You’ve been there, I know you have. It’s Wednesday evening and the family is screaming for blood. Well, maybe not blood, but they’re definitely hungry. You go online, looking for a recipe that won’t require too much time to prepare. In the back of your head you remember the ground beef you took out of the freezer the other night. It’s still sitting on a plate in the fridge, floating in a pool of watery blood.
So, whatever you make has to include ground beef. Should be simple, you think. Except it isn’t. Though versatile, ground beef tends to put people in a rut. When my wife made beef and rice for the third time in a week once, I had to say something. I got the stink eye, but she eventually conceded that it was getting a little monotonous (before you say anything, I do my fair share of the cooking too, and have fallen victim to the same-old, same-old doldrums more than once).
Nobody wants to eat Hamburger Helper, and if you do you need counselling. Over the years you’ve cooked up tons of meatloafs, burgers, meat sauces, tacos, sloppy Joe’s and countless other old stand-by’s, and you’re sick to death of every one of them. You want easy, but you want novel too. This will require the big guns—a google search. You look up “easy recipes using ground beef” and start looking through the returns.
There’s literally hundreds of pages to peruse, all claiming to have exciting, fast, and nutritious meal ideas with minimal fuss involved. You skip past some of them without hesitation, knowing that your son or daughter will not countenance the spicy ones. Others just sound too bizarre. Who really eats curried hamburger wrapped in dill-infused lettuce leaves anyway?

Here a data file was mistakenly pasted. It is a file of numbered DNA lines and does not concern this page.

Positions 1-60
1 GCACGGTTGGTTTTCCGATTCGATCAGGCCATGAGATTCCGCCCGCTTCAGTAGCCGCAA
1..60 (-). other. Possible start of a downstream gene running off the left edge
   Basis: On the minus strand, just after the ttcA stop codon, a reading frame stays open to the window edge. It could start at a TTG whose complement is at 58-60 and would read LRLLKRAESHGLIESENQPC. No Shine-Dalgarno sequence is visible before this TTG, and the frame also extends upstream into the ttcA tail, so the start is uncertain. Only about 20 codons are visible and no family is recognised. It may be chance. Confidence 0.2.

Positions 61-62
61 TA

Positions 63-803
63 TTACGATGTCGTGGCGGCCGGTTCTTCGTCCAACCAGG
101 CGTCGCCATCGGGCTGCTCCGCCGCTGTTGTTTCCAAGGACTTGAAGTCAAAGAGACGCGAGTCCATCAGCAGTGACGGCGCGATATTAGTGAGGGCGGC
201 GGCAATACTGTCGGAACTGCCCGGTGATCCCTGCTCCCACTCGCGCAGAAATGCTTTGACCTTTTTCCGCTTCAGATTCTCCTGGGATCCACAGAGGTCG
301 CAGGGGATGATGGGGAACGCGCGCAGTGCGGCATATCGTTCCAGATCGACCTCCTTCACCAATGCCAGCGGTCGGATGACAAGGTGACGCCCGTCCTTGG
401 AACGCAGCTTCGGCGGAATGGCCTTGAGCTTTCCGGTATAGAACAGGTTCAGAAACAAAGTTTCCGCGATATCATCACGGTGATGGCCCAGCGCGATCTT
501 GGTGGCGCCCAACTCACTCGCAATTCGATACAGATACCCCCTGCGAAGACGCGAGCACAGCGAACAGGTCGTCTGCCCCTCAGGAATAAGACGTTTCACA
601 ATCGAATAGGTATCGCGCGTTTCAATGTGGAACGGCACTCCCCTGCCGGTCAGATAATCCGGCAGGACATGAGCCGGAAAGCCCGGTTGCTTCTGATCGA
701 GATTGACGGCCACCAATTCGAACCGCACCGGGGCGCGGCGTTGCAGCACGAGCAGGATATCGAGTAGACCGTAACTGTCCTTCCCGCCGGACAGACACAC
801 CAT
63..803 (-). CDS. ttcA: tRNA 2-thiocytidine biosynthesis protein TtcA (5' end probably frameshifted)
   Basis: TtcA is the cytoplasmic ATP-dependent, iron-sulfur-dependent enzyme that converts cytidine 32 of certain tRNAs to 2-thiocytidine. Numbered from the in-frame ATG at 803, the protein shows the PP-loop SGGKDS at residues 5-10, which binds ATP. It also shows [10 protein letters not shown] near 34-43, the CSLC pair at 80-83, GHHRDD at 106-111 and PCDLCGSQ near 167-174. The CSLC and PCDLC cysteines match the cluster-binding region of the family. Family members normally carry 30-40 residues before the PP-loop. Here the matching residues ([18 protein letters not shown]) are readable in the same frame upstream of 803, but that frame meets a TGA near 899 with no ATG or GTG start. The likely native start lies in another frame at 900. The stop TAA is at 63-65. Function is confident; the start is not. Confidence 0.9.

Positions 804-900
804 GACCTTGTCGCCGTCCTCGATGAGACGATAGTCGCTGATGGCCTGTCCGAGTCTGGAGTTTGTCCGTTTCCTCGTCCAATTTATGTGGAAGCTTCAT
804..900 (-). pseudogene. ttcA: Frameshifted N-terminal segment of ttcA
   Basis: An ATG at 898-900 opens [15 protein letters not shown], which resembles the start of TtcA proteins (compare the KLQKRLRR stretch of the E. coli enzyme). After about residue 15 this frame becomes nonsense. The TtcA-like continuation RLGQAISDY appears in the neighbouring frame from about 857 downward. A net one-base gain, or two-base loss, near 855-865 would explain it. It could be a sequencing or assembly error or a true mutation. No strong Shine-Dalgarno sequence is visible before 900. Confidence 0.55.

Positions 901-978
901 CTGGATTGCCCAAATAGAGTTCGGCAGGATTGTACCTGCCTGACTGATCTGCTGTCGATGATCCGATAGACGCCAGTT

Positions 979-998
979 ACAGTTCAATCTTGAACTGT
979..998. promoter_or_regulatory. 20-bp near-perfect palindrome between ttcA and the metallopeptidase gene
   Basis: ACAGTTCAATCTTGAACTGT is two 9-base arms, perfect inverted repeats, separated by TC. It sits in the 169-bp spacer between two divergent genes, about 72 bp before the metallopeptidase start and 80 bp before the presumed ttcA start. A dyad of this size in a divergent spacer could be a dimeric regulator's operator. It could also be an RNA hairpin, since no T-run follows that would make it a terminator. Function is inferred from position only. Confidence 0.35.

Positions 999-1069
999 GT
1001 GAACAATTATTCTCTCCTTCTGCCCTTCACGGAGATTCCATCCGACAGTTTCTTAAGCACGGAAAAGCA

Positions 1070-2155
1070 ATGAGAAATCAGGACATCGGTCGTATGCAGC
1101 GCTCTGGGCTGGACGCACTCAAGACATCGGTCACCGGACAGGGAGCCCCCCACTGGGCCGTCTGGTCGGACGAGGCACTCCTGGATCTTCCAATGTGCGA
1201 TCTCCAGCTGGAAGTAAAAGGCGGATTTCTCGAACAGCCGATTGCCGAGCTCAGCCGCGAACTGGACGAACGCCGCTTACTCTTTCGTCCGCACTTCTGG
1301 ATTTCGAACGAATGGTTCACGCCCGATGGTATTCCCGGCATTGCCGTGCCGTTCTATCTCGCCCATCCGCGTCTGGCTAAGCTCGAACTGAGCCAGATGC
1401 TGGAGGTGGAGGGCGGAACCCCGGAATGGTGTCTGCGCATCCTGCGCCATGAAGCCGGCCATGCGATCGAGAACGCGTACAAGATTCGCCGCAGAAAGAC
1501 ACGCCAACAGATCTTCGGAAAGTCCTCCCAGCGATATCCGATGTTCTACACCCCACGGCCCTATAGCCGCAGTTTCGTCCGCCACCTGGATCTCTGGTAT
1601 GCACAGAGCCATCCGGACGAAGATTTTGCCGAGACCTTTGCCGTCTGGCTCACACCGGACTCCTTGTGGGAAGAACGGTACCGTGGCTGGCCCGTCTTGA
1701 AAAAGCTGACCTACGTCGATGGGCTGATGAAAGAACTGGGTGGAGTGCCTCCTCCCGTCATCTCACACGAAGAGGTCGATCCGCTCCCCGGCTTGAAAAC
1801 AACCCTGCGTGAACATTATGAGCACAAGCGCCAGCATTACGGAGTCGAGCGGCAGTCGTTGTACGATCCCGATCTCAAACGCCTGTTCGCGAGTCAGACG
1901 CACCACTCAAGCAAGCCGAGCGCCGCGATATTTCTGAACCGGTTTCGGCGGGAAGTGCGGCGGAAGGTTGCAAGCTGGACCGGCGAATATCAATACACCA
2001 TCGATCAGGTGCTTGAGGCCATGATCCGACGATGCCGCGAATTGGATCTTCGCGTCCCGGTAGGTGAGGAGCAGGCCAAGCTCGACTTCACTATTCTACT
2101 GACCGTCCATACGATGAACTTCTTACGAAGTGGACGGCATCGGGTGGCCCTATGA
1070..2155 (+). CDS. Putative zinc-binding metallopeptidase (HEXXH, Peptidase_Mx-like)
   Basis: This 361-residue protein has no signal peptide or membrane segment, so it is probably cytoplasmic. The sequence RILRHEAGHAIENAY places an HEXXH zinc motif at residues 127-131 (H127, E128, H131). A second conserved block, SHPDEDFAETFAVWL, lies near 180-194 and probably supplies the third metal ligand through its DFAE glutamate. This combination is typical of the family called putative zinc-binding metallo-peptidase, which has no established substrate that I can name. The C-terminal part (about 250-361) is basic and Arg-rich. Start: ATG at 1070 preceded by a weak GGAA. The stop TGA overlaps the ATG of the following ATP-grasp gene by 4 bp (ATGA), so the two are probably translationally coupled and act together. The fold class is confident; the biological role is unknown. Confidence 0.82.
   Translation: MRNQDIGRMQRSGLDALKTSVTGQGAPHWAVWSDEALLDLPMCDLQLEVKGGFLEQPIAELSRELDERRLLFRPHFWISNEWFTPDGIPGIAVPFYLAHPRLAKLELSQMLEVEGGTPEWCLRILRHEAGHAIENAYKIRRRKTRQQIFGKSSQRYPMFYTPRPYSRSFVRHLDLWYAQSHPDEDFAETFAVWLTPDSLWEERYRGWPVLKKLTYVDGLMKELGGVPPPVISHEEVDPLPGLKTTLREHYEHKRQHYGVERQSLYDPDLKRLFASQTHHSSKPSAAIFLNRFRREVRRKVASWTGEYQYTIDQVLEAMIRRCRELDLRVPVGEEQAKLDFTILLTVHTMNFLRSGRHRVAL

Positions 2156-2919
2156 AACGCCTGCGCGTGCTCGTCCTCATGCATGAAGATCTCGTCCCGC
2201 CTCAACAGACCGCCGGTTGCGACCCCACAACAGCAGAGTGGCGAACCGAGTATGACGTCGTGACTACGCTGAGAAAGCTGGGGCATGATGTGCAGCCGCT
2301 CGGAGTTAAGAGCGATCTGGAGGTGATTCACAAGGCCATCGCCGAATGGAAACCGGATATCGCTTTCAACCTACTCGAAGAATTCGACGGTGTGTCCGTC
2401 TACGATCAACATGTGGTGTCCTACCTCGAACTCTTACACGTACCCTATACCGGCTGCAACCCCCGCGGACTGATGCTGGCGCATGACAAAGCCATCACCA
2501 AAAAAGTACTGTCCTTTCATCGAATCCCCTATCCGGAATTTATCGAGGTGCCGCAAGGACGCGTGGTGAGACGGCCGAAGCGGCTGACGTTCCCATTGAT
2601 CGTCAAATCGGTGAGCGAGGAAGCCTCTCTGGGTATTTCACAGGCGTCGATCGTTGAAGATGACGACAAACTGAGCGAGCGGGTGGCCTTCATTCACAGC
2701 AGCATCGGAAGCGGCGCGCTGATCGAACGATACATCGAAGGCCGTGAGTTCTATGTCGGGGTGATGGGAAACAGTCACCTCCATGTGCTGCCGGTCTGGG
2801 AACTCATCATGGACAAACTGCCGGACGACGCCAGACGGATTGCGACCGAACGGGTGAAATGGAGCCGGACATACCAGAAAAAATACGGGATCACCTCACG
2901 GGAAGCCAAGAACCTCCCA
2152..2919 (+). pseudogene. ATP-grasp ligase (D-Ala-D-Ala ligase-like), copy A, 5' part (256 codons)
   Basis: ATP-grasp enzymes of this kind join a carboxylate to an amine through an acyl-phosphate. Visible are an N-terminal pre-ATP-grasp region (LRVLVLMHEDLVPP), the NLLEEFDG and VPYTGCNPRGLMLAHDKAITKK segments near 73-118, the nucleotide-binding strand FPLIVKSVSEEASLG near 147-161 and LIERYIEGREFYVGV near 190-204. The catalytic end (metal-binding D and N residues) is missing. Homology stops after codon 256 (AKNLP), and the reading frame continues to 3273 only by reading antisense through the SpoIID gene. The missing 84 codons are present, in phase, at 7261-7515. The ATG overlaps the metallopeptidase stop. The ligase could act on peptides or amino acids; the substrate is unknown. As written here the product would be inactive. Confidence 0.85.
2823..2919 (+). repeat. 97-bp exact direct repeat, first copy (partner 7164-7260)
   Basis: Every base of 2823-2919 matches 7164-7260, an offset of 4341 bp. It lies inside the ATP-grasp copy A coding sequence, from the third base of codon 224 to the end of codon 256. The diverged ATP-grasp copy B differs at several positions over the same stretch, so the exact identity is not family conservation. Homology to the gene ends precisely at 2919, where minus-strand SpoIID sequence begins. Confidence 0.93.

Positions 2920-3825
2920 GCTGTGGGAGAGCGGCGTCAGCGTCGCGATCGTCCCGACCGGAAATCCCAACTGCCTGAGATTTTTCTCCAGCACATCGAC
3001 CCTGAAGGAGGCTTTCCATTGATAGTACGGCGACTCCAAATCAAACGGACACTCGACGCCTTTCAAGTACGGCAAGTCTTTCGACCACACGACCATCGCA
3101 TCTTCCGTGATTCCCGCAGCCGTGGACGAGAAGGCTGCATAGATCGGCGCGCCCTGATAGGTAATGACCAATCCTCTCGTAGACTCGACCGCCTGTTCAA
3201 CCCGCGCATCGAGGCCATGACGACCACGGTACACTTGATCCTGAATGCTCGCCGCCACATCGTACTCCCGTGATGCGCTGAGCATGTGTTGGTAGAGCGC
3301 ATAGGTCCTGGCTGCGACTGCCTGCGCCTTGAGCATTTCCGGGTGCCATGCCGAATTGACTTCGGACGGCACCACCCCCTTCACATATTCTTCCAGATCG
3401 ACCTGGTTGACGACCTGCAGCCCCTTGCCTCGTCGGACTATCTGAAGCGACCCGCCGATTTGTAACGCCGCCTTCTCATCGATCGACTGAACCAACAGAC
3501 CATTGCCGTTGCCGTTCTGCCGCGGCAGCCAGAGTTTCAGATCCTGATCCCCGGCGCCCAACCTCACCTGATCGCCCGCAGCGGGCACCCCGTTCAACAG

You keep searching, growing more anxious with each passing minute, until one finally catches your eye. It’s a hash of some sort, with sweet peppers and onions and diced chunks of potato. It looks delicious and there’s only six ingredients, including the ground beef itself. Even better, it requires only one pan and promises to be fast and easy. You’re relieved to find something that will appease the endless whining chorus of: “When is dinner gonna be ready? I’m hungry,” that issues from the living room at regular intervals like a demonic broken record.
You don’t have long before they release the hounds, so you click on the link and hope for the best. It takes you to the page, but immediately something is wrong. The recipe title is there at the top in bold letters, with a sexy food-porn photo front and center, but the recipe itself is nowhere in sight.
You start scrolling down further, reading through the introductory prelude. You keep scrolling and your heart begins to sink as you realize the writer hasn’t written a recipe—they’ve produced an epic tome. Suddenly you’re reading about the time the author rediscovered this particular recipe after recalling some misty water-coloured memory from their youth.
Jesus Harold Christmas, as my father used to say. I don’t want to hear about the summers you spent as a child at your grandmother’s house in Martha’s Vineyard, just tell me how to make the goddamn hash!
There’s photos of the process, interspersed with gouts of verbal diarrhea that goes on and on. Now it’s become a life-affirming lesson of some sort, about the power of family bonds or some crap like that. Really food writer? You’re gonna go there? I got hungry people here ready to eat the cats; I don’t have time for your feel-good shit.
Granted, there’s mention of ingredients and preparation tips among the dross, but it’s like a distraction that the author keeps distancing himself/herself from so they can get back to talking about the time Grampy Bob swamped the boat in front of the lake house. Screw your Grampy! I want food, not platitudes.
Finally, though, the end is in sight. After all that extraneous blather the recipe lies at the bottom of the page, condensed into ten little bullet points. It really couldn’t be easier. By then, however, I’ve had enough. I reach into the cupboard and pull out some Hamburger Helper. I wasted too much time reading to make anything else.